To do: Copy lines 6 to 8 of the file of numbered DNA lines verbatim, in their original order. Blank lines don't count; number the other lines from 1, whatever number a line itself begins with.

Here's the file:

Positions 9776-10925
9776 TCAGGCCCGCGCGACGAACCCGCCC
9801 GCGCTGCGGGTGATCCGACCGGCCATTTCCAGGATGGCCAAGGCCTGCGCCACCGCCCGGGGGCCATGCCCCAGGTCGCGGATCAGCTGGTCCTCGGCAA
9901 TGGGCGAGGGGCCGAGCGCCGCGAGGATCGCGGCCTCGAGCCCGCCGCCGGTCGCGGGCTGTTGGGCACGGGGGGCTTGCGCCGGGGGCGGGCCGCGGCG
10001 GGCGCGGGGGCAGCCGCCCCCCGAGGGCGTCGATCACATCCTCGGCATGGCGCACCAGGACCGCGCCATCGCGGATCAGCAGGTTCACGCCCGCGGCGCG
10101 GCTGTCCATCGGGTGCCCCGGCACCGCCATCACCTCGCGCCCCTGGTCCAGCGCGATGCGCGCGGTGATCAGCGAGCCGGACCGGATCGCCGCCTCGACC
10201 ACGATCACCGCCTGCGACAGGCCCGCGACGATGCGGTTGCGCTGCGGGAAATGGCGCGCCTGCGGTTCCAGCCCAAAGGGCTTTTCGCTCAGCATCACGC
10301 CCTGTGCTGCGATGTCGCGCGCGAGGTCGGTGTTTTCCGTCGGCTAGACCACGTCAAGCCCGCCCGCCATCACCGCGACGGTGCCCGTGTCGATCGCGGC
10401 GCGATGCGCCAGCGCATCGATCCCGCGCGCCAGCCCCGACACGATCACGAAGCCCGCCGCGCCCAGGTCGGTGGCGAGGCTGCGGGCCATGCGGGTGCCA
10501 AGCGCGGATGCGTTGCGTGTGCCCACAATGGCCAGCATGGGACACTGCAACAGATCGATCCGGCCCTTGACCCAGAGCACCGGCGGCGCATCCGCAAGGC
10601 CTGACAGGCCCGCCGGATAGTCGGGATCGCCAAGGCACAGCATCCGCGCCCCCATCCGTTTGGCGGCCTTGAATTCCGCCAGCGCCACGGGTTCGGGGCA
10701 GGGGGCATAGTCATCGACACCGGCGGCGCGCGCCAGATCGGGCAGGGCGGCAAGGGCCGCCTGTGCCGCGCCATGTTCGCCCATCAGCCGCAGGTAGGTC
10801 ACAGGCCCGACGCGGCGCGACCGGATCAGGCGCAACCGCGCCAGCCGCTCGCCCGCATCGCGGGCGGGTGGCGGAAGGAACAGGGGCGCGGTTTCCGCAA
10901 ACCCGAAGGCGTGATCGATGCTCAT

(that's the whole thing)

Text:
10101 GCTGTCCATCGGGTGCCCCGGCACCGCCATCACCTCGCGCCCCTGGTCCAGCGCGATGCGCGCGGTGATCAGCGAGCCGGACCGGATCGCCGCCTCGACC
10201 ACGATCACCGCCTGCGACAGGCCCGCGACGATGCGGTTGCGCTGCGGGAAATGGCGCGCCTGCGGTTCCAGCCCAAAGGGCTTTTCGCTCAGCATCACGC
10301 CCTGTGCTGCGATGTCGCGCGCGAGGTCGGTGTTTTCCGTCGGCTAGACCACGTCAAGCCCGCCCGCCATCACCGCGACGGTGCCCGTGTCGATCGCGGC